Proposal for NP-Complete Problem Refinement Smart Contract

Carlos Oliver, Alessandro Ricottone, Pericles Philippopoulos

Contact: cgoliver[at]protonmail[dot]com

The Ethereum network 1 has shown great promise in de-centralizing a wide range of computations. This advance is being followed by an explosion of Dapps (decentralized applications) being developed in the past few months. While some Dapps have been designed to allow for the sharing of computational resources and super-computing 2, there there do not exist any Dapps that directly reward users for working on specific computational puzzles. In particular, we focus on the class of problems known as NP-complete problems. For such problems, identifying a globally optimal solution is NP-Hard. Therefore, most approaches can only produce sub-optimal solutions. However, in many instances of such problems, the decision problem of “does there exist a solution with score X to the given problem?” is NP-complete 3. That is, given a solution to the problem, verifying whether its ‘quality score’ is above or below a given target can be done in polynomial time. Meanwhile, no polynomial time algorithms exists for identifying the solution in the first place. Many instances of this class of problem arise in the real world, for which the allocation of computational resources to improving current solutions can be highly valualbe. Such problems include (but are by no means limited to): DNA multiple sequence alignment, graph coloring, protein folding, travelling salesman problem, etc.

The ability to rapidly verify a solution to a difficult problem naturally lends itself to blockchain approaches (see Proof-of-Work). Several other blockchains have been developed to exploit this property of similar problems such as finding prime numbers (Primecoin4) , protein folding (CureCoin5), and DNA alignment (Coinami6). However, they have all proposed independent blockchains and in most cases depend on some level of centralization. Taking advantage of the wide use of Ethereum Smart Contracts, and its sibling decentralized storage network Swarm7, we propose a framework for incentivizing and verifying work on NP-complete problems in a fully de-centralized manner.

We call this new framework, crick.


The main idea is to issue a token as a reward for the submission of valid improvements to existing solutions and updating the store of solutions accordingly in a fully de-centralized manner.


One of the most popular tools available for the de-centralized storage of large datasets is Swarm. At genesis time, a large set of problems and their current quality scores are collected from publically available databases. One can apply heuristics to assess whether each instance of the problem is likely to be outside an optimum. For example, when dealing with DNA alignments, one can scan many available alignment databases and identifying regions of low confidence using a metric of alignment quality. Such regions of low quality can be extracted, indexed, scored, and stored in the Swarm network.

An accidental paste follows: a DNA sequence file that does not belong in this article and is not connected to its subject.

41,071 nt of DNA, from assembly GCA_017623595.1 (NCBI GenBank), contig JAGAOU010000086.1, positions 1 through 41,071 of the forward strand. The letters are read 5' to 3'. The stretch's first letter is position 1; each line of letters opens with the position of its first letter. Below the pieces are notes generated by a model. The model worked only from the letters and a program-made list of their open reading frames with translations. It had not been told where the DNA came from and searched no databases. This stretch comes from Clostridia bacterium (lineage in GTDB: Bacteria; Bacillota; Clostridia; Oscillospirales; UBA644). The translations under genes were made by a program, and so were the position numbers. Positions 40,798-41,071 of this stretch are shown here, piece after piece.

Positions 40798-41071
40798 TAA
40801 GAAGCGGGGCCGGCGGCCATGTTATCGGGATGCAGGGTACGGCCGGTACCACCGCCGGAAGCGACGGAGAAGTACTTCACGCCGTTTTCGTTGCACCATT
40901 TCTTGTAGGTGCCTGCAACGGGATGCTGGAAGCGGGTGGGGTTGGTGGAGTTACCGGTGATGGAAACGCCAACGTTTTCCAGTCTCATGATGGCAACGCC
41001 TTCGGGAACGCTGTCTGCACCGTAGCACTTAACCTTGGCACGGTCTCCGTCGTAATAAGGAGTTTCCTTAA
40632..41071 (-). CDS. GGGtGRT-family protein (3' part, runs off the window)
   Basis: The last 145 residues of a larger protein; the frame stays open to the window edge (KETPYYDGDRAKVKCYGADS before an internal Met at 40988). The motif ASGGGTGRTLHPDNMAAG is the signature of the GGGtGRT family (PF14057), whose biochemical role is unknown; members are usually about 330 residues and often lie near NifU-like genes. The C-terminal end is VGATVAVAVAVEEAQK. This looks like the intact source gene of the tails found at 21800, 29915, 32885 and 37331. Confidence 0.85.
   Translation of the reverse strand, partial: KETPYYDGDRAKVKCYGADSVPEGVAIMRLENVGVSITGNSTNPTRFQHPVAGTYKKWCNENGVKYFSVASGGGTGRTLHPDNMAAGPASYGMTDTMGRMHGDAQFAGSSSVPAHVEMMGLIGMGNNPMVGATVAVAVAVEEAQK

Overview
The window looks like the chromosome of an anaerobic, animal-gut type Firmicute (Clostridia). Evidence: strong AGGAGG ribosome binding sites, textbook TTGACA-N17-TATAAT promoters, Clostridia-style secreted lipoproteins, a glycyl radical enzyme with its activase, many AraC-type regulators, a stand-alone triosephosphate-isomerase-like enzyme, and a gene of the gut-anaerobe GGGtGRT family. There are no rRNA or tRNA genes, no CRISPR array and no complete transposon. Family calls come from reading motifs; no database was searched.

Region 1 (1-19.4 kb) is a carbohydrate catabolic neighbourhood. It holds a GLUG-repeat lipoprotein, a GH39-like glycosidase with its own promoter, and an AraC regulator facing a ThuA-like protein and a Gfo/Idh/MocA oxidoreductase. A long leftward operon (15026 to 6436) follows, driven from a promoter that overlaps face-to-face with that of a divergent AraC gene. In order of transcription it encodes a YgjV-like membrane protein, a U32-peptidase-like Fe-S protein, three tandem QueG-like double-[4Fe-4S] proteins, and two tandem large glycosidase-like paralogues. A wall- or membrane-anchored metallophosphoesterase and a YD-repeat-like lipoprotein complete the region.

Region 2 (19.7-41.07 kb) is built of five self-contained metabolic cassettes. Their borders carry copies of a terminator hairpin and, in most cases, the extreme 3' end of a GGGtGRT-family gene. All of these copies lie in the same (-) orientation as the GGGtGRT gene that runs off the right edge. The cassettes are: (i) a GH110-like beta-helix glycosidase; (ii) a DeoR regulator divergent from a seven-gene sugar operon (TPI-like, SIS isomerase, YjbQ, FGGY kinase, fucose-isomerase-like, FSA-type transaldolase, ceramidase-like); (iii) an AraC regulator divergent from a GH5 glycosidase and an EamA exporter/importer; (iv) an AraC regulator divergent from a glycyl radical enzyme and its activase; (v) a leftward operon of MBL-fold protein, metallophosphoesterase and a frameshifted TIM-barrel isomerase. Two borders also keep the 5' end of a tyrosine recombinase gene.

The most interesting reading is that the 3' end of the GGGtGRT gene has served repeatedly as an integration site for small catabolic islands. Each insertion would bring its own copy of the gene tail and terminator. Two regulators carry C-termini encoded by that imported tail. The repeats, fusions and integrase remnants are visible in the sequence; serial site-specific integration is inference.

Any user on the network can download one of these puzzles and begin working on improving their score using whatever solver they wish to employ. Once they believe they have found an improved alignment they can execute the crick smart contract by paying the required amount of gas and submitting their solution.


The crick smart contract will accept the following:

  • Index of proposed problem
  • Improved solution
  • Address of submitter (given by the msg.sender field

The smart contract will then:

  • Verify that the submitted solution is compatible with the one stored in the database,
  • Execute scoring function on the proposed puzzle. The scoring function can be any agreed upon measure of solution quality that can be computed efficiently.
  • If the solution is a valid improvement, the solution is stored in the Swarm network and a number of crick tokens is awarded to the smart contract caller.
  • Else the smart contract terminates producing an error.

Token distribution

The simplest approach to addressing the economics of the token is to make available a fixed number of tokens that are locked into the smart contract. Once a solution is found, a number of ‘reward’ tokens is transferred from the contract to the address of the problem solver. If the currency holds value, it can then be traded for Ether, Bitcoin, and eventually fiat currency. It is clear that crick tokens will hold intrinsic value in that they can be produced only as a consequence of investing computational work. In this manner the token behaves in a similarly to Bitcoin. Furthermore, Bitcoin also imposes a hard limit on the nubmer of tokes that will ever reach circulation. In order to pace the minting of tokens, we can implement a similar strategy to Bitcoin by adjusting the reward size in time. However, it is also possible to implement an unlimited number of tokens that can be minted minted. In this case, inflation could be held back as the difficulty of finding new solutions will naturally increase as solutions become more optimal.


Bubka Attack